Opening in the spring: Aleksanterinkatu 13: A future-oriented sustainable retail concept and meeting place
We are opening a future-oriented sustainable retail concept and meeting place in central Helsinki later in the spring. We are taking over a historic building owned by Ilmarinen and previously occupied by department store Aleksi 13. We will bring together a variety of players in fashion, design, arts, industrial innovation and culture, who share a vision of a sustainable future.
"Climate change is an unquestionable and ever present truth, yet fully understanding it is complicated. We hope our two-storey concept store will give consumers the opportunity to both pose questions and find answers. How can we get involved and understand our role as human beings in terms of environmental, social and societal responsibility? How can we make better consumer decisions in our everyday life?" - Mirkku Kullberg
A strong desire to bring central Helsinki to life
A notable property investor inFinland, Ilmarinen owns several historically important buildings in the heart of Helsinki. Sustainability plays a key part in all its investment decisions and collaboration with tenants.
The global transformation of retail has made its mark on Helsinki, too. The rise of shopping centres and changing urban cultures have fragmented traditional city centres. The pandemic altered the urban environment within weeks and continues to disrupt it today.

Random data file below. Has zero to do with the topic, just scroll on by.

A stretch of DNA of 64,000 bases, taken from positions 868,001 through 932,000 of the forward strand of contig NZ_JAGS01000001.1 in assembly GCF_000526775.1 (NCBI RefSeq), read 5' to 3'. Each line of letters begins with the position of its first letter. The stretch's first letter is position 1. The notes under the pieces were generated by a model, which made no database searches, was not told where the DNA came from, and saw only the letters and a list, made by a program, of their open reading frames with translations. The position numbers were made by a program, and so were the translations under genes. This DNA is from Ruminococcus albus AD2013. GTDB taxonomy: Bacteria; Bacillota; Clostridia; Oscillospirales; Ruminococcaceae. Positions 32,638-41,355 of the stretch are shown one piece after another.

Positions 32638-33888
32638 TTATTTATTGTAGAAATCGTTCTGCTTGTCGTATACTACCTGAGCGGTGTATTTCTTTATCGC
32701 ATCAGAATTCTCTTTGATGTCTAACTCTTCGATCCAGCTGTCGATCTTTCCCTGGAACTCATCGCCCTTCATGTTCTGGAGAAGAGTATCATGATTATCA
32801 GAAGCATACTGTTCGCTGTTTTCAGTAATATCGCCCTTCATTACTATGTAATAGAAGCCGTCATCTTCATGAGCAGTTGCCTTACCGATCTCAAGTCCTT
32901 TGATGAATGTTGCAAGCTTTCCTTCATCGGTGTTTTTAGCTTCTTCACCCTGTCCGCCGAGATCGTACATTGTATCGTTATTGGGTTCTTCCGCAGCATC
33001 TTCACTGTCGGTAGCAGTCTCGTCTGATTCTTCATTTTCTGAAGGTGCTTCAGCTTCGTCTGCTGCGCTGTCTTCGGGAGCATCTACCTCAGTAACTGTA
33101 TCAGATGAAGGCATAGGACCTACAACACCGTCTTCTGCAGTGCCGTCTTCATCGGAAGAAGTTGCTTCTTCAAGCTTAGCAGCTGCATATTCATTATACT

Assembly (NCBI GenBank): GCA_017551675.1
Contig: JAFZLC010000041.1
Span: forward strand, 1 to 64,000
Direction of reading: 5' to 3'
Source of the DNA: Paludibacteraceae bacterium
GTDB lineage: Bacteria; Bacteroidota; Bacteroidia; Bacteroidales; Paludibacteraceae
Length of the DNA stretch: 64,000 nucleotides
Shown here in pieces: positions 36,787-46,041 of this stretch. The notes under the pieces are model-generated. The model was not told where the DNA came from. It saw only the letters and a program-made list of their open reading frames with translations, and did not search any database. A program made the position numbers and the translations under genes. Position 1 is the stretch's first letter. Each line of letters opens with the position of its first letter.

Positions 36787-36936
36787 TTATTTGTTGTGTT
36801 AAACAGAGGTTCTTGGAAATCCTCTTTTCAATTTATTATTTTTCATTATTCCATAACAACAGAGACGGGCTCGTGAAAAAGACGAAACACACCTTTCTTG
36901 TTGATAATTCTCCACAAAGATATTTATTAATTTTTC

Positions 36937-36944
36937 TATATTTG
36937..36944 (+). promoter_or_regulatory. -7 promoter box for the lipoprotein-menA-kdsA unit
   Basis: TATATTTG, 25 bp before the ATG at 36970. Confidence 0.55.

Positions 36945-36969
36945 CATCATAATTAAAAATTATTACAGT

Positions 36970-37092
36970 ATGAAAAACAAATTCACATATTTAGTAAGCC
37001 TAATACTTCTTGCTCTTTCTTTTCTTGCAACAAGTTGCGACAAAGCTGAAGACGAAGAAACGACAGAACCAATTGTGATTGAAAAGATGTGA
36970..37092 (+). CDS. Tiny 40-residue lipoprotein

This situation calls for a brand new approach. Glasshouse Helsinki and Ilmarinen both want to inject new life into the city.
”It’s great to see such novel concepts emerge in the city, which combine business and sustainability. We want to contribute to the vitality of central Helsinki, while managing the life cycle of properties from the sustainability perspective, Ilmarinen’s Letting Manager Ville Laurila says.
”Here at Glasshouse Helsinki we are interested in bringing the latest industrial innovations and scientific perspectives to the general public, generating genuine dialogue and enterprise at all levels. We want to introduce sustainability to people’s everyday
lives and the very core of their thinking, simultaneously appealing to emotions and making the complex accessible.After these long months with the coronavirus, we must build hope for the future.It’s time for concrete action,” Kullberg claims.
Aleksanterinkatu 13 is one of the most architecturally significant addresses in central Helsinki. The six-storey stone building was designed for commercial use by Selim A. Lindqvist in 1900, with large windows ideal for a department store.